Susan's Blog

Friday, April 4, 2008

A Vacuum of Good Sense

I am beginning to really worry about B again. I had to reschedule his birthday party for this weekend, because it was just a small number of boys, and half couldn’t go. Well, tomorrow, only two can really go again! I have called and tried to get the other two to come even for an hour, or for me to come and get them and bring them home if it’s hard for the parents, but this just breaks my heart. I don’t get it. I guess people make plans, get overwhelmed, but this is such bad timing for Ben.

It has been such a polarized year for him. Wonderful personal growth coupled with a terrible difficulty with the high-pressure fourth grade curriculum. That sounds like a joke, but it’s totally serious and pathetically so. I am getting extremely disillusioned with my “wonderful” school system, which is turning into the pressure cooker wet dream of the highly-standardized fascist/fetishist. What is with education today? Partly it is the economy, partly, the crazed, grasping mandates of No Child Left Behind. NCLB, the Bush-reauthorized ESEA, calls for mastery in both math and reading of all children by 2010, and most of the states in the country have designated their high-stakes exit exams to be the arbiter of mastery. This, in essence, removes most or all of the control over curriculum and graduation from local control (school boards and school committees) and gives it all to the state and federal government. Schools, then, are scared shitless that they are going to be deemed “failing” simply because certain of their populations cannot pass the state standardized exams. So now most school systems teach to the tests, drill and kill, and, in this era of tax cuts for the wealthiest and the least public funding of education in decades, they cut their “specials,” the arts, the softer subjects, the areas where alternative types like Benji may excel. All that matters, in so many school systems these days, is math and English, with maybe some science thrown in. Whatever is on the state’s test, that is what the schools will emphasize because they don’t want to be taken over by the state.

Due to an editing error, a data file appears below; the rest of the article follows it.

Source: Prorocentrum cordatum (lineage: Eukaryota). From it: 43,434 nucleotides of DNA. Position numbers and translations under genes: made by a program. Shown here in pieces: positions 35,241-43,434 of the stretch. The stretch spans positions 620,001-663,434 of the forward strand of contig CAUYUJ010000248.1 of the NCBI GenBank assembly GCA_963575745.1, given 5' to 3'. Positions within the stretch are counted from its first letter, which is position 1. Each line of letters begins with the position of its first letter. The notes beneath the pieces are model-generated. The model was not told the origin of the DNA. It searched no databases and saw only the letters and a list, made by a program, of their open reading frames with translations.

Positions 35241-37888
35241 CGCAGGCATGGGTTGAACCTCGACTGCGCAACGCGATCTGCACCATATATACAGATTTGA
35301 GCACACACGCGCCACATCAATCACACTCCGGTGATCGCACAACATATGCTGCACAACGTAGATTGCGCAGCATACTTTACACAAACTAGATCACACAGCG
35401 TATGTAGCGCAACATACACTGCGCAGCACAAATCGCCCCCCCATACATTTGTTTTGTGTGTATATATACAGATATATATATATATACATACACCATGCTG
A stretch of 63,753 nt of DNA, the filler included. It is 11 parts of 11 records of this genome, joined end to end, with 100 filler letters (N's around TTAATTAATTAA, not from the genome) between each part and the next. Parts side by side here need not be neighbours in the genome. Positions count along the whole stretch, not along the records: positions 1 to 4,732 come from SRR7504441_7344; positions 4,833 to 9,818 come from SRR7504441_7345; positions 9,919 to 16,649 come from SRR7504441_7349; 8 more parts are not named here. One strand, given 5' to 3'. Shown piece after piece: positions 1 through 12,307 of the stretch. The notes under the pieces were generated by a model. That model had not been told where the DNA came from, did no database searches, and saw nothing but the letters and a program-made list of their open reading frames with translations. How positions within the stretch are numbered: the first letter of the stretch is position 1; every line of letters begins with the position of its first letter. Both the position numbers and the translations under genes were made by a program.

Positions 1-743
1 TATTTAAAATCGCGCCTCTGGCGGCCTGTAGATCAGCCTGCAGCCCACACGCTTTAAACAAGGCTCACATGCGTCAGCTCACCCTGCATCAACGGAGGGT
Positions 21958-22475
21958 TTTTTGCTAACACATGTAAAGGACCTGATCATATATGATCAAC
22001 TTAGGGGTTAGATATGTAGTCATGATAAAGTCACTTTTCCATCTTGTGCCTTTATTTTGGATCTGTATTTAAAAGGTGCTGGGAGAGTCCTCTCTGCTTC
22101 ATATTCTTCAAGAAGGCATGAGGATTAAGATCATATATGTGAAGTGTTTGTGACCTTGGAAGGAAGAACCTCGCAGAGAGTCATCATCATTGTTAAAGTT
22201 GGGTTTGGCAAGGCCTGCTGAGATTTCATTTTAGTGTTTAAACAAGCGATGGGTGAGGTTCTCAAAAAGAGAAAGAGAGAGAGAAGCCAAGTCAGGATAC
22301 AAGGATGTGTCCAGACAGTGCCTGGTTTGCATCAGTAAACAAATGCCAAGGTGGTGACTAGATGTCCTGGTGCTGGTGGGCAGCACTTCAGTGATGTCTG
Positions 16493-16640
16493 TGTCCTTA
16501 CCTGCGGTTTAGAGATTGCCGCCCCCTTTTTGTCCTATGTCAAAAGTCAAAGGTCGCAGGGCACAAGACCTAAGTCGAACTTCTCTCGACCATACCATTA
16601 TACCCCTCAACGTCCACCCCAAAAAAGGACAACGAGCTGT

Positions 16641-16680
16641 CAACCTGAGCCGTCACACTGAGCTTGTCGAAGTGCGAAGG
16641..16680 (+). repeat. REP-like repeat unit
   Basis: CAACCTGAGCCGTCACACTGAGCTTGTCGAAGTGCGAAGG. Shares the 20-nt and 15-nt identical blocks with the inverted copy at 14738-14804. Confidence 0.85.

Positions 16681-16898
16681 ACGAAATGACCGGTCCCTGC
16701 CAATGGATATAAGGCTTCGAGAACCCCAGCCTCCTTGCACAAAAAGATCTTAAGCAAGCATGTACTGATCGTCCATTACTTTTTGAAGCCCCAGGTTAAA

I’m serious. This is what No Child Left Behind calls for, ultimately: sanctions against “failing schools.” And the standard by which they measure our schools is most often one, high-pressure exam. Such legislation rides roughshod over Individualized Education Plans, or English as as Second Language-learners, or children who do not grow up in test-prep highly educated suburbs.

All in the name of preparing them for “the real world.” The soft bigotry of low expectations, my ass. So now what we have is the harsh bigotry of insane standards. There is such an insane drive to get kids to be able to succeed in the “real world.” But the thing is, the real world is our doing. We are the adults. The real world didn’t just happen in a vacuum. (Oh wait, the universe actually did begin in kind of a vacuum…or maybe it’s just going to end in a vacuum? Something like that. )

Sometimes the Real Worldniks remind me of that guy in Yellow Submarine, who sucks up everything in his path, and eventually, finding nothing else left to suck, he sucks up himself, and the entire picture, until you’re into a different scene altogether.

Frankly, I’m a little sick of the real world. Enough, already, as my grandmother would say.

Time for the winds of change to push the pendulum in the other direction. Or some such group of cliches.

Time to dance and be thankful for weekends. And hug my boy, if he’ll let me.

Left Out

I have never thought of Benji as a Left Brainer, but that’s because I didn’t know much about it. This blog, “Out in Left Field,” by my friend Katie Beals, who has a book coming out on the subject within the year, is a new one in the blogosphere. I have already learned so much from it. I am struggling with this very issue, as Ben goes through school, because I see how much of a different thinker he is. I see the staff in his school jumping to label him as something, to get him whatever help they can offer, or to get me to do more for him. But it is currently a big swamp I feel stuck in. Once again, there is the Ben I know, with all this incredible academic and artistic ability, and humor, and the Ben the school sees, truculent, challenging, sometimes blank, sometimes brilliant.